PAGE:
Sitting in a Tin Can

Pushing tPA feels a lot like coordinating a space shuttle launch. There's such a long checklist to work through before this powerful clotbuster can be administered -- and the drug is so dangerous that if any contraindication is found, the show's off.

The other day, our little corner of the ER sounded like mission control:

  • The patient's family reported that stroke onset was within our three hour window.

  • The medical record revealed no recent surgeries or history of intracranial bleed.

  • The nurse noted the systolic blood pressure had fallen below 185 mmHg.

  • The radiologist phoned in the negative head CT results.

  • The neurologist confirmed our patient's weakness and lopsided smile weren't improving.

  • The emergency medicine resident emerged from behind the curtain to proclaim, "guaiac negative!"

  • And we were go for tPA.

    The only difference is, compared to the fire and noise of a NASA launch, the stopcock and syringe of tPA is a little anticlimactic. Ten percent of the drug goes in as a bolus, then the remaining 90% as a drip over an hour.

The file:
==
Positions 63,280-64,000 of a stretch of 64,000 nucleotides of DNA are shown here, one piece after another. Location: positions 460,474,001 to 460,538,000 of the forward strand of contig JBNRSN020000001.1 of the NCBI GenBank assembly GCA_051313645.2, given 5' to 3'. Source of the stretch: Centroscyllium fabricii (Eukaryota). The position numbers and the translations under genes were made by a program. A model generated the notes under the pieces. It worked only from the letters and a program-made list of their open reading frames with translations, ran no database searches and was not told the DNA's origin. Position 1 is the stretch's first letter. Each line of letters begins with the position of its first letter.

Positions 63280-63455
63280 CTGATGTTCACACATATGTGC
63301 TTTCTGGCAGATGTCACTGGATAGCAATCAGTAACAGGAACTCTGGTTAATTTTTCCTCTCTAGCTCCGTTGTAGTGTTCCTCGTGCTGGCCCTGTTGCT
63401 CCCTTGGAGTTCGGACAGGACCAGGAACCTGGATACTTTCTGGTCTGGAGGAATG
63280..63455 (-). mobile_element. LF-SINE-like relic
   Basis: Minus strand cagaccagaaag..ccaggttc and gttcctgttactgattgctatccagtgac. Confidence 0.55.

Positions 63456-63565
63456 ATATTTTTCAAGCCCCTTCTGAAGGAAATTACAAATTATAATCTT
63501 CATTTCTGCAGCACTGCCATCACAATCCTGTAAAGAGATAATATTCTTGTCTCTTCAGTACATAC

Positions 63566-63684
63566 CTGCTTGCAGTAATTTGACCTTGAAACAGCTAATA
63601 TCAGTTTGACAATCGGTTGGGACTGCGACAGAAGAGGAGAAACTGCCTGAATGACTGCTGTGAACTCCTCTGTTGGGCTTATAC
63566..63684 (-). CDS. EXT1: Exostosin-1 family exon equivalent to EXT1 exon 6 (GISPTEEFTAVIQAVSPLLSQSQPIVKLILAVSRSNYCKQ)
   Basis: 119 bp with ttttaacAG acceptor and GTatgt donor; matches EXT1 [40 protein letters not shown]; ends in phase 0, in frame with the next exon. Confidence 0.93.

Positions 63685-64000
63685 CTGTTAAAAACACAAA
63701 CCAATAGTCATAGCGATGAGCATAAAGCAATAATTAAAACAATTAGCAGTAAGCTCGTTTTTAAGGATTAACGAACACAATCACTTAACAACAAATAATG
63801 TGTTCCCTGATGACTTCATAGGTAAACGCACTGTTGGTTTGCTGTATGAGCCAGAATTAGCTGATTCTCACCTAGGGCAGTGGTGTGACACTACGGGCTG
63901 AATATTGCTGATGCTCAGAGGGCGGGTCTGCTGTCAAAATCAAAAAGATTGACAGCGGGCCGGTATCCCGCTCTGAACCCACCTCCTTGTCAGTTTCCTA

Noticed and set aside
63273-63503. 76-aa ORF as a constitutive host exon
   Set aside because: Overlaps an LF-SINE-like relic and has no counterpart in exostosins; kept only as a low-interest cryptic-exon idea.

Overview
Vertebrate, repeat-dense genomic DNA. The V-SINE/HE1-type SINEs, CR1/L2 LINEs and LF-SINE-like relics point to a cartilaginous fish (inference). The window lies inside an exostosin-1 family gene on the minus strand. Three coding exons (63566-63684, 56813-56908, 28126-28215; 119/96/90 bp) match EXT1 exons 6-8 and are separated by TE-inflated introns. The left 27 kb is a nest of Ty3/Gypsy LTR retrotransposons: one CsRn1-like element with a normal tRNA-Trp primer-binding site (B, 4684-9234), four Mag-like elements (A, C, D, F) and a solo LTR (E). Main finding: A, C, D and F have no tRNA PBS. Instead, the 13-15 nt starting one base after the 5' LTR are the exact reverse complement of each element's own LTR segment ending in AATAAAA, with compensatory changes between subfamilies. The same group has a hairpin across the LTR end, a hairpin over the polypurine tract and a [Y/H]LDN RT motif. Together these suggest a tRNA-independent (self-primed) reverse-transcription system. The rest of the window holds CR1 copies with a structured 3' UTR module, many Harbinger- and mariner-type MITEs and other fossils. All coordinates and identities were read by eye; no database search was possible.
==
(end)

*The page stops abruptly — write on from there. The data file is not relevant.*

During that hour, the neuro resident made arrangements for our patient, upstairs in the stroke unit. I went back to seeing other patients.

    When the tPA drip ended, as the nurses set up the portable monitor, I checked in again on our patient. Her pupils were still equal and reactive , but her left side was still weak. As far as I could tell, the medication hadn't done any harm, but didn't seem to have done any good, either.

    I wheeled her out of the department, into the elevator, and we glided up to the unit. Her family members rode along, silently.

    The elevator doors opened, and the neuro resident greeted us. I handed over her chart and said goodbye to the patient. Her family thanked me, and she acknowledged me -- with a bright, symmetric smile.